|Ultima F5J Specifications|
|Wing span||4.0 m||157 in|
|Wing area||79.8 dm2||1236 sq in|
|Length inc spinner||186 cm||73.2 in|
|Flying weight from||1120 g||39.5 oz|
|Wing loading||14.0 g/dm||4.6 oz/sq ft|
|EDA (dihedral)||7.5º with 7.5º joiner|
|Spinner Diameter||30 or 32 mm|
|Centre of Gravity||105 - 115 mm from wing leading edge|
|Controls||Rudder, elevator, ailerons, flap, throttle|
|Ultima F5J Typical Weights|
|Fuselage||126 g||4.4 oz|
|Wing centre panel||362 g||12.8 oz|
|Wing tips||280 g||9.9 oz|
|Tailplane||35 g||1.2 oz|
|Fin||25 g||0.9 oz|
|Accessories||39 g||1.4 oz|
|Total structure||867 g||30.6 oz|
|Wiring||10 g||0.4 oz|
|Receiver||8 g||0.3 oz|
|Rudder servo||10 g||0.4 oz|
|Elevator servo||10 g||0.4 oz|
|Wing servos (4)||40 g||1.4 oz|
|Speed control||35 g||1.2 oz|
|Motor||70 g||2.5 oz|
|Prop & spinner||20 g||0.7 oz|
|Battery||50 g||1.8 oz|
|Flying weight||1120 g||39.5 oz|
|Ultima F5J Recommended Servos|
|Elevator & rudder||MKS DS6100, MKS HV6100, Blue Bird BMS-105HV|
|Aileron||MKS DS6100, MKS HV6100, MKS HV6110, Blue Bird BMS-105HV, KST X08|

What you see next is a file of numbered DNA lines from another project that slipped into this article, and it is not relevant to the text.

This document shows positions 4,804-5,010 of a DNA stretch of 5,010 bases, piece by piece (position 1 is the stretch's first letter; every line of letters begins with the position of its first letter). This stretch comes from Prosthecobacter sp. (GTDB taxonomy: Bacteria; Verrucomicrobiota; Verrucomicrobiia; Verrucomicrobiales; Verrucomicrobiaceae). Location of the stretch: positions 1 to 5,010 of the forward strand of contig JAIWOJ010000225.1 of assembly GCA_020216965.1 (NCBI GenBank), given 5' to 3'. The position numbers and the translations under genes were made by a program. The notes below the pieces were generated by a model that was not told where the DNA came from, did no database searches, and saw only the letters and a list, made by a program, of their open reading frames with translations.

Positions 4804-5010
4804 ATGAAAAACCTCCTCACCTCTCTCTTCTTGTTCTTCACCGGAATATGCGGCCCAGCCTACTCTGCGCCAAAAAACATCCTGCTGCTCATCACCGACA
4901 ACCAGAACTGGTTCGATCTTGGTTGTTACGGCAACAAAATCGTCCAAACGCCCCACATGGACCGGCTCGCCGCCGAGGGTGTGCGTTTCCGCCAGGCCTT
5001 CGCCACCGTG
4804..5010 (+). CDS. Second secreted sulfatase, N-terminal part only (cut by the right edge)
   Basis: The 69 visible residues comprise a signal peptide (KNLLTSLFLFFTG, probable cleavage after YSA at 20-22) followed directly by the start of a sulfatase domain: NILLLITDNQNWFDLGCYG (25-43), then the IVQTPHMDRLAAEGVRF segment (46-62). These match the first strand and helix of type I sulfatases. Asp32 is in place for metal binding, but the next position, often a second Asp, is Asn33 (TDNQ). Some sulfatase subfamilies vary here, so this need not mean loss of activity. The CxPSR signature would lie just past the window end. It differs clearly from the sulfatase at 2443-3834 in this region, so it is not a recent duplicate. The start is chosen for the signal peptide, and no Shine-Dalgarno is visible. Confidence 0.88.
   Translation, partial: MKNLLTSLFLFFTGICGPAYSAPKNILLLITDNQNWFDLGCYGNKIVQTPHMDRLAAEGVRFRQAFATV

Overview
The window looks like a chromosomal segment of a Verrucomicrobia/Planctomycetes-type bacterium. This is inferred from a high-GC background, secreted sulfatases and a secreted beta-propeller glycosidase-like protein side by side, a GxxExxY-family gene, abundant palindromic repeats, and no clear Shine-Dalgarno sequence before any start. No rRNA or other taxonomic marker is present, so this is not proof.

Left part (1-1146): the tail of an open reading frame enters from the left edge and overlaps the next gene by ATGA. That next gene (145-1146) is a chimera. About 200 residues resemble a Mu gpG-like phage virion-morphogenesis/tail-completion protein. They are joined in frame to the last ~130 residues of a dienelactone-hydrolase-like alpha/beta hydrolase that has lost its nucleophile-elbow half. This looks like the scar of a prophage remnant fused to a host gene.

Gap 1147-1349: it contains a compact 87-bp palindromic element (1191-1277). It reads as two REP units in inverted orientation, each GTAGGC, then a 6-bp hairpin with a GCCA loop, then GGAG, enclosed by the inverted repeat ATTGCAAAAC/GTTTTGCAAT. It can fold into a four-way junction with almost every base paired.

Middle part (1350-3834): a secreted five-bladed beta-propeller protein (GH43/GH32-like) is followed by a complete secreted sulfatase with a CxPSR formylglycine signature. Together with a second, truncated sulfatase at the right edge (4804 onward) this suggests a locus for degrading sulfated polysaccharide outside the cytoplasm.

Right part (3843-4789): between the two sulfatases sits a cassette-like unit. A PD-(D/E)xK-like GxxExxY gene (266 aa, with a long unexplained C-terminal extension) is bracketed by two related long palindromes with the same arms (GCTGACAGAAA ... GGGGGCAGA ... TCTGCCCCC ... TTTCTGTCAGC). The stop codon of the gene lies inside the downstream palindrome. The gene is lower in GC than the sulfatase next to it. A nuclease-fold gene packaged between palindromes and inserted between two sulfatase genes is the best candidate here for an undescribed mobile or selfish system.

|Flap||MKS DS6100, MKS HV6100, MKS HV6110, Blue Bird BMS-105HV|
|Ultima F5J Control Movements|
|Rudder||35 mm each way|
|Elevator||15 mm up, as much down as you can get|
|Ailerons||20-25 mm up, 15 mm down|
|Flap||85 degrees down or as much as possible|
|Recommended camber settings>|
|Speed mode||0° (flap in line with wing centre molding)|
|Cruise mode||3° down|
|Thermal mode||8° down|
|Recommended landing settings>|
|Elevator compensation||2.5 mm down|
|Ultima F5J Powertrain Recommendations|
|Powerline Micro 1010||3S 500mAh LiPo, 12x8 prop|
|Powerline Micro 1015||3S 500mAh LiPo, 15x8 prop|
|Powerline Micro 1025/F5J||3S 900mAh LiPo, 16x8 RF or GM prop (2000 fpm, 43A)|
|Leomotion L3007-5000||3S 900mAh LiPo, 14x8 prop (1750 fpm, 39A)|
Review by: David LeitchUltima is pretty good
The Ultima is not a particularly easy build and I could wish that like most models it came with the motor mount installed. The main difficulty in the build is installing the servos for the pull pull rudder and elevator and figuring out where to put ballast. Compared to say a Maza these elements are less developed.